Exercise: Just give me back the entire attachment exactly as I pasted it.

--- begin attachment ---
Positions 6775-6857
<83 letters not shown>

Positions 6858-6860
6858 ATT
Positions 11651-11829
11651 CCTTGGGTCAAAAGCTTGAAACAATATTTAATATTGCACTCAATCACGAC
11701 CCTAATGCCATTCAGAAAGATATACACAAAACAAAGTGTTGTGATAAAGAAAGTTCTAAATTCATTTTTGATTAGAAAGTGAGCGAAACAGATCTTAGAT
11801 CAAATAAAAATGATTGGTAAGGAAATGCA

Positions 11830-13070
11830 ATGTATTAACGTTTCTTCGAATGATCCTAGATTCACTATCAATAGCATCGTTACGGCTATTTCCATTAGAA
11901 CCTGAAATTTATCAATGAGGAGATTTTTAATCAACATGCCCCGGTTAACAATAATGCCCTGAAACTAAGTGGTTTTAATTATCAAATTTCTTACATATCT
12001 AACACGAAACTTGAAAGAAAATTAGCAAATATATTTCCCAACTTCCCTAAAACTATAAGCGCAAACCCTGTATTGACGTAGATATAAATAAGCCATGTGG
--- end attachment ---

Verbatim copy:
Positions 6775-6857
<83 letters not shown>

Positions 6858-6860
6858 ATT
Positions 11651-11829
11651 CCTTGGGTCAAAAGCTTGAAACAATATTTAATATTGCACTCAATCACGAC
11701 CCTAATGCCATTCAGAAAGATATACACAAAACAAAGTGTTGTGATAAAGAAAGTTCTAAATTCATTTTTGATTAGAAAGTGAGCGAAACAGATCTTAGAT
11801 CAAATAAAAATGATTGGTAAGGAAATGCA

Positions 11830-13070
11830 ATGTATTAACGTTTCTTCGAATGATCCTAGATTCACTATCAATAGCATCGTTACGGCTATTTCCATTAGAA
11901 CCTGAAATTTATCAATGAGGAGATTTTTAATCAACATGCCCCGGTTAACAATAATGCCCTGAAACTAAGTGGTTTTAATTATCAAATTTCTTACATATCT
12001 AACACGAAACTTGAAAGAAAATTAGCAAATATATTTCCCAACTTCCCTAAAACTATAAGCGCAAACCCTGTATTGACGTAGATATAAATAAGCCATGTGG